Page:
Work Partially Resumes at Moray East OWF after Covid-19 Demobilization
Posted 13/05/2020 11:53
Work has partially resumed on the Moray East Offshore Windfarm project in Scotland following demobilisation the project’s onshore sites announced in March due to the Covid-19 pandemic.
Following the updated guidance from the Scottish Government, Public Health Scotland and Construction Scotland, a limited amount of work has restarted on the Moray East project on May 11, 2020.
"Work will only go ahead where the guidance can be achieved, and several changes have been made to our sites to ensure the safety of the workforce and the public. Protecting our employees and contractors is paramount and we will continue to review the situation daily," the operators have said.
The windfarm, 22 km off the Aberdeenshire coast in Scotland, will have an installed generation capacity of 950MW after its completion. It is operated by EDPR and ENGIE. The development will consist of 100 offshore wind turbines and three Offshore Substation Platforms (OSPs). The generated power will be transmitted to the grid via three subsea export cable circuits to the landfall location at Inverboyndie bay on the Aberdeenshire coast. The onshore export cables continue underground to the Moray East substation currently under construction near New Deer
"It has become clear that Coronavirus is not temporary and we are now adjusting to a new way of working to ensure this critical infrastructure is ready to support the recovery. Working with our principal contractor, Siemens, we have undertaken a full assessment of our activities to understand how the project can be progressed under the new health and safety requirements for Coronavirus," a statement on the project's website issued this week reads.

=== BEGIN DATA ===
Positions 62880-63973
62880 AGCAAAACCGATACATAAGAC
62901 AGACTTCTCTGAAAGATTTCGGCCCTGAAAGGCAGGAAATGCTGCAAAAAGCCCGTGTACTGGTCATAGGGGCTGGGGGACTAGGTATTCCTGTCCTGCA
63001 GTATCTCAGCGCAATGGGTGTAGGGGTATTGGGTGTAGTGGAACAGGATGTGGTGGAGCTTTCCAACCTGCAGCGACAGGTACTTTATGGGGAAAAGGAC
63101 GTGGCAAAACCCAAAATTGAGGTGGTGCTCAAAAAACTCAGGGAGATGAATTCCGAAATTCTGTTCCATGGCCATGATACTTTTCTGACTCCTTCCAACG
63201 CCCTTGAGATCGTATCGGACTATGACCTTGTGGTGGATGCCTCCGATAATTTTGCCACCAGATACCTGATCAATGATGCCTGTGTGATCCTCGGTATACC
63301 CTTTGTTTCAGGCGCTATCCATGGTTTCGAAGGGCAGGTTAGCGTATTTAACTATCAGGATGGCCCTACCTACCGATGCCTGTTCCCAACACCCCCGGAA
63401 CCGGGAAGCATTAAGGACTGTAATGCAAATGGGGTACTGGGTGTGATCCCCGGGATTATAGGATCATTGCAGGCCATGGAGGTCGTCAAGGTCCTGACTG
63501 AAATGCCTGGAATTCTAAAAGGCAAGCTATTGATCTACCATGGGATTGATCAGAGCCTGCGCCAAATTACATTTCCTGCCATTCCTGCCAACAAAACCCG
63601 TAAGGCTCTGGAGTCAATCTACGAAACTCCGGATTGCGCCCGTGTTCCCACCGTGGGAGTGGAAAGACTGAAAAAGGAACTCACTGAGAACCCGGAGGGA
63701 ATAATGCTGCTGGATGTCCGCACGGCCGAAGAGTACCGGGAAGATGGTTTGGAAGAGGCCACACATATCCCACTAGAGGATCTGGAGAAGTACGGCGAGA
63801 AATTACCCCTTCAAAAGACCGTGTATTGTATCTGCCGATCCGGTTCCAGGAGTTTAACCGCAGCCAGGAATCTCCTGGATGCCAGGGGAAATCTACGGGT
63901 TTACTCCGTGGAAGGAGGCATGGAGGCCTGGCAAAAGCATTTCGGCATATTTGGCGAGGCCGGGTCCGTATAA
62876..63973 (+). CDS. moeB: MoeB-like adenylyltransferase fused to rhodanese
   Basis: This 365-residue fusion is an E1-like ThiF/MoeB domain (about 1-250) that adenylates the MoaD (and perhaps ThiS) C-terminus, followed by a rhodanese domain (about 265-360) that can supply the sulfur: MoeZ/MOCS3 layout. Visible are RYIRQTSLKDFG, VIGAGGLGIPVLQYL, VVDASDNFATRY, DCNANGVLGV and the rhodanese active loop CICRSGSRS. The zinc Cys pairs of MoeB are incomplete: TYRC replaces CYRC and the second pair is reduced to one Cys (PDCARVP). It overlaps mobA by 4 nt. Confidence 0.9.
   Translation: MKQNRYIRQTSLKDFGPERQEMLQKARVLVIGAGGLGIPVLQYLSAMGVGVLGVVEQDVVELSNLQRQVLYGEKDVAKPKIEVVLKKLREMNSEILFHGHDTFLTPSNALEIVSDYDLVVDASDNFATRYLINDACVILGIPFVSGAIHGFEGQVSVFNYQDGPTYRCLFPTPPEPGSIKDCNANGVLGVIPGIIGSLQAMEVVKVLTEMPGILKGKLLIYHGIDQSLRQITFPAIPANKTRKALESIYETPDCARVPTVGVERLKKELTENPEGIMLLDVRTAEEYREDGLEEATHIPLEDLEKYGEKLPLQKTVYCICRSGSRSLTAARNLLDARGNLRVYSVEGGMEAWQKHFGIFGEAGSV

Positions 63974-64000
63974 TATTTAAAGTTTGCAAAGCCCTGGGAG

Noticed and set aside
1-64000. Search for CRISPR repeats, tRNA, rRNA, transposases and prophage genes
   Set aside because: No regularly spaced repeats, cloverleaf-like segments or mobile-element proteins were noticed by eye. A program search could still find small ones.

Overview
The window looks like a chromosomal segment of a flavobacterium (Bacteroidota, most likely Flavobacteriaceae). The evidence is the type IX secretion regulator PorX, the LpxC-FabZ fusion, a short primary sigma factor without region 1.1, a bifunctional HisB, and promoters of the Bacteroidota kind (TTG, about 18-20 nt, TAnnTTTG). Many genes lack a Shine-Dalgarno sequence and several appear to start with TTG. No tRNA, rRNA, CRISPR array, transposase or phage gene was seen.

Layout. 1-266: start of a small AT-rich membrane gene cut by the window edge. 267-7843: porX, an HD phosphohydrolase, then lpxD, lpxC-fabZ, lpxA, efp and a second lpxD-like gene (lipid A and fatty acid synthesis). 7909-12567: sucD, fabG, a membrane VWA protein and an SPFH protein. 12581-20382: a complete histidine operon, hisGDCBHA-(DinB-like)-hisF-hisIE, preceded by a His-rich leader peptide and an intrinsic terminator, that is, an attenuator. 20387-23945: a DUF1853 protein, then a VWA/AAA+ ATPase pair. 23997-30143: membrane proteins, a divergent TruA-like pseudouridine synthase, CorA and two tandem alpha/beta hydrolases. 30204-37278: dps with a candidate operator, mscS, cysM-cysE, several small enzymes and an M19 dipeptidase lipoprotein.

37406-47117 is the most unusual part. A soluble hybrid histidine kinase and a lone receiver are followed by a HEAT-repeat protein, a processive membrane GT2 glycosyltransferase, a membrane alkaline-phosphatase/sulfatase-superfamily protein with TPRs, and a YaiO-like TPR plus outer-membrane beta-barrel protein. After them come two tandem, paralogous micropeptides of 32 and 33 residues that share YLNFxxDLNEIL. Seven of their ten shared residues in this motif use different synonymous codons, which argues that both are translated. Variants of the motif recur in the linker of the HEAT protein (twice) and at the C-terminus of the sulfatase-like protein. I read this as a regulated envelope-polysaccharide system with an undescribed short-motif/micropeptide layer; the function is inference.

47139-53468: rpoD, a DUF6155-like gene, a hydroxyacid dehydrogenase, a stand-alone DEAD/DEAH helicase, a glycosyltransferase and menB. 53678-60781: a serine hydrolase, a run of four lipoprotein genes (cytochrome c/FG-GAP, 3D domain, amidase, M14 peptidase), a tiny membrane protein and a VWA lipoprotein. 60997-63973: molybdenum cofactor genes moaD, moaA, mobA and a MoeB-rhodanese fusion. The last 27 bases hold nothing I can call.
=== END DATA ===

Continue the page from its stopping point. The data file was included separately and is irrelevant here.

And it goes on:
As part of the project development, Siemens was in late 2018 awarded a contract to provide all necessary components, such as the offshore transformer modules which transform the output of the wind turbines from 66 kilovolts (kV) to the transmission voltage of 220 kV, as well as the onshore station which transforms the electricity into 275 kV for feeding it into the transmission grid.
As the lead contractor for onshore transmission infrastructure construction works for the 950MW windfarm, Siemens last year awarded multi-million pound contracts with companies across the UK for the construction of the transmission infrastructure for the Moray East Offshore Windfarm. The companies that won the contracts include Bam Nuttall, I & H Brown, JGC, Technical Services of Thursd, Barrier Architectural, VokerInfra.